9. It seems to us that the second question is really only a corollary to the first and should meet the same fate. However, we propose to treat it as an independent question. We find that the matter is covered by a judgment of this court in CIT v. Devandas Perumal & Co. : 140ITR943(Bom) . The first question placed before the court in that reference is verbatim that which is placed before us. There too the court found on the facts that it was based on a misapprehension and declined to answer it. The court observed that on the finding that there was no suppression of the figures of the purchases and/or sales and that the account books had been maintained in a such a manner as was possible in the facts and circumstances of the case, even assuming that the presumption contemplated by the Explanation arose, that presumption stood rebutted by the fact that there was no suppression of any sales or inflation of any purchases. Upon the mere fact that the ITO had proceeded to estimate the net profit at a figure higher than what was disclosed by the assessee, the conclusion could not necessarily follow that there was a failure to return the correct income arising out of fraud or any gross or wilful neglect on the part of the assessee stood negatived and the presumption raised by the Explanation stood rebutted. This decision was followed by this court in CIT v. Mohammad Yakub Mohd., Ibrahim and Co. : 143ITR67(Bom) .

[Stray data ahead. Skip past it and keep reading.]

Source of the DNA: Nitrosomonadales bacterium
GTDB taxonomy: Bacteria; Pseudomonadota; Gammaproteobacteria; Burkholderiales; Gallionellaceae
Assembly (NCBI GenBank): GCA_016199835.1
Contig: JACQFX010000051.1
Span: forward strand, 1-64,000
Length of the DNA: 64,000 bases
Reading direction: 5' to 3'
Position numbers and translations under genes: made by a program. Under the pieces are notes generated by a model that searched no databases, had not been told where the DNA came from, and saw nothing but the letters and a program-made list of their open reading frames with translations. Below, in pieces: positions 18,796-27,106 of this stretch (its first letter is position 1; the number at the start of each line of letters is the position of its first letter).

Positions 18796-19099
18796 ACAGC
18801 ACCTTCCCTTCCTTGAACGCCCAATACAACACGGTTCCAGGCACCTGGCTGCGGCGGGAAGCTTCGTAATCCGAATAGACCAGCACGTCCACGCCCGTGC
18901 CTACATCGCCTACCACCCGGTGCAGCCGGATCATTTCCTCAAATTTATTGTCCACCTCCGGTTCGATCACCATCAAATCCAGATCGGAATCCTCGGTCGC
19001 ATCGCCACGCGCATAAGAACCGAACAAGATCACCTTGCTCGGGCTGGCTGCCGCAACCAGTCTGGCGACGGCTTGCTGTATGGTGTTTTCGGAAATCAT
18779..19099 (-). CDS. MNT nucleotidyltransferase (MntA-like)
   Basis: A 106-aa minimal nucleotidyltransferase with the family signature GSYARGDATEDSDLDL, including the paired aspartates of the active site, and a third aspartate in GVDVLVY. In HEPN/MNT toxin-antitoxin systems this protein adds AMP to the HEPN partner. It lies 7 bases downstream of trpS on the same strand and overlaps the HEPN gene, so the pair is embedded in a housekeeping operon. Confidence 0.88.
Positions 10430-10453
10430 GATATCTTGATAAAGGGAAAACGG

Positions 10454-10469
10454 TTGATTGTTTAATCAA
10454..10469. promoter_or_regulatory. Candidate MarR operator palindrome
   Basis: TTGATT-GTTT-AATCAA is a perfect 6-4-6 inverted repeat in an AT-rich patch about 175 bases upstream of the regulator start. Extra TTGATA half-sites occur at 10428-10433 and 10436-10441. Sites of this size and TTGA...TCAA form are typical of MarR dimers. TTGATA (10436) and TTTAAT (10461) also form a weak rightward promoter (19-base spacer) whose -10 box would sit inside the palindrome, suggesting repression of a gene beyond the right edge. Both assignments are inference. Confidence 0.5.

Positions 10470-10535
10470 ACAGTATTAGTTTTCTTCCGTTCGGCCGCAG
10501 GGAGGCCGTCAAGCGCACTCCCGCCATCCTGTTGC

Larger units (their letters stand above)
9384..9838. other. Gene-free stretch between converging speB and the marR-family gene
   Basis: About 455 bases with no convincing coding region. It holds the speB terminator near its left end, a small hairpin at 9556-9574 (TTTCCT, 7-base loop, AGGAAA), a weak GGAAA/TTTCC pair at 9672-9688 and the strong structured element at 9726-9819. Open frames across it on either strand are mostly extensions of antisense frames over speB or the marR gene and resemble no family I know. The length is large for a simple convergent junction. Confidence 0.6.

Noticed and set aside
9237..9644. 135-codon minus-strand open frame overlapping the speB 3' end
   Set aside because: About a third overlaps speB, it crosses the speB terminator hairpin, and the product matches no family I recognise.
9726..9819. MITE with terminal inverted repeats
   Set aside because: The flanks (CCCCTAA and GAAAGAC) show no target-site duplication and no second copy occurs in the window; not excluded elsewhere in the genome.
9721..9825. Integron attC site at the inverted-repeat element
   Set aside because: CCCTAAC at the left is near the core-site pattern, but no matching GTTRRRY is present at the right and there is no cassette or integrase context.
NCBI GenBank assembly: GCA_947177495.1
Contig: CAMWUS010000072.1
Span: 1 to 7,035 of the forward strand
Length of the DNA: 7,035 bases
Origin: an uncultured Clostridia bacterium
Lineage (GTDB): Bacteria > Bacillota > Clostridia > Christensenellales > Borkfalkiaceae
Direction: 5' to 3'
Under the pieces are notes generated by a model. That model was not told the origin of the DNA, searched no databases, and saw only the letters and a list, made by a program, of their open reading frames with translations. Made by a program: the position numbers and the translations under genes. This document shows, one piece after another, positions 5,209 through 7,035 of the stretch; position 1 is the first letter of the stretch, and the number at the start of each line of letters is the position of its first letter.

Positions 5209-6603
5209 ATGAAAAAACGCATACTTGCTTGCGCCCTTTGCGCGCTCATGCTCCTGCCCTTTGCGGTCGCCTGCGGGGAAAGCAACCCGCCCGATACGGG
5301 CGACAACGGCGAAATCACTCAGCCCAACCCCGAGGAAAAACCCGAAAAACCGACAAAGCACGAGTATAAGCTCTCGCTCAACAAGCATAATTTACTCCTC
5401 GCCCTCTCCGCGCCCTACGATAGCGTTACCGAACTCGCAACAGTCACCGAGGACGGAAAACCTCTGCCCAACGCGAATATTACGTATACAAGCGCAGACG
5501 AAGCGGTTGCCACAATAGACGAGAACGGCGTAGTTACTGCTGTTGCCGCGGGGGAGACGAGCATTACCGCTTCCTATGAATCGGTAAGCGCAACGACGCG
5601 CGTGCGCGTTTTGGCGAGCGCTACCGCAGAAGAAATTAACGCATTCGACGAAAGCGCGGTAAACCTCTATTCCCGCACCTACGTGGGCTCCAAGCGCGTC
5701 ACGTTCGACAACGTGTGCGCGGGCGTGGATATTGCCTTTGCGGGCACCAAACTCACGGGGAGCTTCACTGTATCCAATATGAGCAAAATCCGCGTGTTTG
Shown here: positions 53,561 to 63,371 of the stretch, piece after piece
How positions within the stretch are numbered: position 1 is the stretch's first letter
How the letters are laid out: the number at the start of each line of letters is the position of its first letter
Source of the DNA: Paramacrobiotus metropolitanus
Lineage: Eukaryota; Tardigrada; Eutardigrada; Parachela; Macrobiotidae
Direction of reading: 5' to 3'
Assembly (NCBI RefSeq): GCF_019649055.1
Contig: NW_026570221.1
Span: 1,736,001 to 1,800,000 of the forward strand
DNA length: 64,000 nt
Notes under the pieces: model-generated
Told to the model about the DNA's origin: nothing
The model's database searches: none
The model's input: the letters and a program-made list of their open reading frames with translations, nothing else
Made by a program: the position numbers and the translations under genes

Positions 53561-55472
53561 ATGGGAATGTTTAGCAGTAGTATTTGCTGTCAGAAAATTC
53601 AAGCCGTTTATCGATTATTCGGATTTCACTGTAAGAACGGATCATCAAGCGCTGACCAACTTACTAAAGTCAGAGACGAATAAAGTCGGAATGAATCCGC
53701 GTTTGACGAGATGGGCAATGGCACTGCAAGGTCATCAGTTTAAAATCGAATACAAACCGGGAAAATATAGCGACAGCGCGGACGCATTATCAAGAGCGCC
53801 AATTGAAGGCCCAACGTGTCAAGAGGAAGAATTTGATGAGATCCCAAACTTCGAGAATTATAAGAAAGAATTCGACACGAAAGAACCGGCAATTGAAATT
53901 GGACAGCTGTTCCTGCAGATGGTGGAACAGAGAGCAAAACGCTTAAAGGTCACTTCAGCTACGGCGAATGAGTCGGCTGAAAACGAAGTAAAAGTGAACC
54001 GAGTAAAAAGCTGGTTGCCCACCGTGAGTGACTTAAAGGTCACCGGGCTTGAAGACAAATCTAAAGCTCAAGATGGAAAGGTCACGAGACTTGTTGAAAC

10. Now, Mr. Naik, the learned counsel for the Revenue, argued upon the basis that the first question was justified and he referred to three judgments in that behalf. Before we cite these judgments briefly, it is necessary to mention that no argument was addressed to us as why the real reasoning of the Tribunal was defective. In Vishwakarma Industries v. CIT , a Full Bench of the Punjab and Haryana High Court observed that the Explanation to s. 271(1)(c) raised rebuttable presumption. The initial burden of discharging the onus of rebuttal was on the assessee. Once he did so, he was out of the mischief of the Explanation until and unless the Department was able to establish afresh that the assessee in fact had concealed particulars of the income or furnished inaccurate particular thereof. The onus could be discharged by preponderance of evidence but it was not to be insisted upon that there was any necessary or mandatory requirement of leading evidence. The burden could be discharged by the existing material on record in a specific case. It was permissible for the assessee under the penalty proceedings to show and prove that on the existing material itself the presumption raised by the Explanation would stand rebutted.